SOU's conference delays start of fall sports
CORVALLIS — The Cascade Collegiate Conference Council of Presidents voted Friday to delay the start of CCC fall sports — which include cross country, soccer and volleyball at Southern Oregon University — and hopes to conduct seasons instead during the winter and/or spring, the league office announced.
The vote also included a mandate that outside competition in all CCC sports be suspended until at least Nov. 1, at which time conditions will be reevaluated.
“Our focus is on the safety of all students on our campus,” said SOU President Linda Schott, who participated in today’s vote by the Council of Presidents. “We also feel that this move provides the best opportunity for our fall sports student-athletes to participate in a full season of competition during the coming academic year.”
Conversations regarding an adjusted plan of action for football are ongoing between SOU, College of Idaho and Eastern Oregon — all full members of the CCC and associate members of the Frontier Conference in football. The Frontier schedule was shortened last month to eight games, and the season is likely to be further modified based on Friday’s decision by the CCC.
“The ongoing issues with COVID-19 and the surge in cases, in particular in the geographical regions of our members schools, has made the prospect of properly conducting a fall season with the confidence we need to ensure the health and safety of our student-athletes during this pandemic unrealistic,” CCC commissioner Robert Cashell said.
The conference has fall sports members in Oregon, Idaho, Montana, Washington and British Columbia, Canada. Conflicting phases of reopening across the states, along with U.S.-Canada border restrictions, presented further complications.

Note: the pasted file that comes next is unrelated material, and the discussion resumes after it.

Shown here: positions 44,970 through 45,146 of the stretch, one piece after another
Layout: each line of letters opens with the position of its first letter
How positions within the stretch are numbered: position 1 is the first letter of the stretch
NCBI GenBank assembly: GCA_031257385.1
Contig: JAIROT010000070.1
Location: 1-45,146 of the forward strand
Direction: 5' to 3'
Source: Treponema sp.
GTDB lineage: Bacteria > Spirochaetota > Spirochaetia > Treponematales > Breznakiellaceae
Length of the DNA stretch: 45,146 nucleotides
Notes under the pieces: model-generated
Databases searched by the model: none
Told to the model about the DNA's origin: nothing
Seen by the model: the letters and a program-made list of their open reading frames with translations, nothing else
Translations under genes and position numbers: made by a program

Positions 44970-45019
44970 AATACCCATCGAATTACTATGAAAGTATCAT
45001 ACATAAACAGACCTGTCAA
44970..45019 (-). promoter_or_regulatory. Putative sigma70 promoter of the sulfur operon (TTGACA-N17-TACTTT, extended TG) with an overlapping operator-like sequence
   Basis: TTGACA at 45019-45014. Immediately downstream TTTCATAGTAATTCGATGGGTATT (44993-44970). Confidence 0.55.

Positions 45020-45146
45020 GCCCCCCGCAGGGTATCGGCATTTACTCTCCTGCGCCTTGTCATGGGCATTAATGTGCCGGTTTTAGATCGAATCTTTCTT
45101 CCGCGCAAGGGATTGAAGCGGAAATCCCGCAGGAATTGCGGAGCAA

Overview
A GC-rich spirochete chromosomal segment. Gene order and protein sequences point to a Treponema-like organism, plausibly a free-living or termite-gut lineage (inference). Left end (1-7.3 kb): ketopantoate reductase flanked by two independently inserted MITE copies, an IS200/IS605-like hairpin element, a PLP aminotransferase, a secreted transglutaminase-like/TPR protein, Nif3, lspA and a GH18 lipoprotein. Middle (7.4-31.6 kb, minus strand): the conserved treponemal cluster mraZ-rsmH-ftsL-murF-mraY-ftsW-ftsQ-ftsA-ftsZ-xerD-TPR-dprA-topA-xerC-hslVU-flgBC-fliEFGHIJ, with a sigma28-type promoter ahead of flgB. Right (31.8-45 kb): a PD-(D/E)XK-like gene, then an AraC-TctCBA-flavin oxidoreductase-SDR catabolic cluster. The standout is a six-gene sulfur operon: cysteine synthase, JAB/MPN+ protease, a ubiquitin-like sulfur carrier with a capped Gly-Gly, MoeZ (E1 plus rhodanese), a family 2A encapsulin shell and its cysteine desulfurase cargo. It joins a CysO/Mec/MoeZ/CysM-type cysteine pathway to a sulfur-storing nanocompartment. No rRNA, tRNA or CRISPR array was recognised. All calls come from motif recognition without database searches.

On June 4, the NAIA announced return-to-play plans targeting a practice start date for all fall sports of Aug. 15 and a competitions start date of Sept. 5 for all sports except football, which would return Sept. 12. The plan is contingent on a threshold system that requires at least half the participating institutions in each sport to opt in and receive clearance from local authorities before the season can begin.
The NAIA has not announced adjustments to that plan, though the Red River Athletic Conference in Texas announced Thursday that its fall sports will move to the spring, and similar votes are expected to be held by more conferences across the NAIA in the coming days.
“We communicated with the national office that we were looking at this option for the CCC, and encouraged the NAIA to also take a hard look at doing the same,” said incoming Council of Presidents chair and Bushnell University President Dr. Joe Womack. “While we all want to have our student-athletes compete at the highest level, which is in a national tournament, we believe if we can provide a robust conference schedule and a CCC Championship experience in the spring that is safer and provides more stability, we owe it to our schools to try and do so.”
Coaches and administrators throughout the conference will form committees tasked with presenting revised schedules and setting standard start dates for practices.
As the CCC continues to monitor the status of the pandemic, decisions on the conference’s winter sports, basketball and wrestling, will be made as necessary.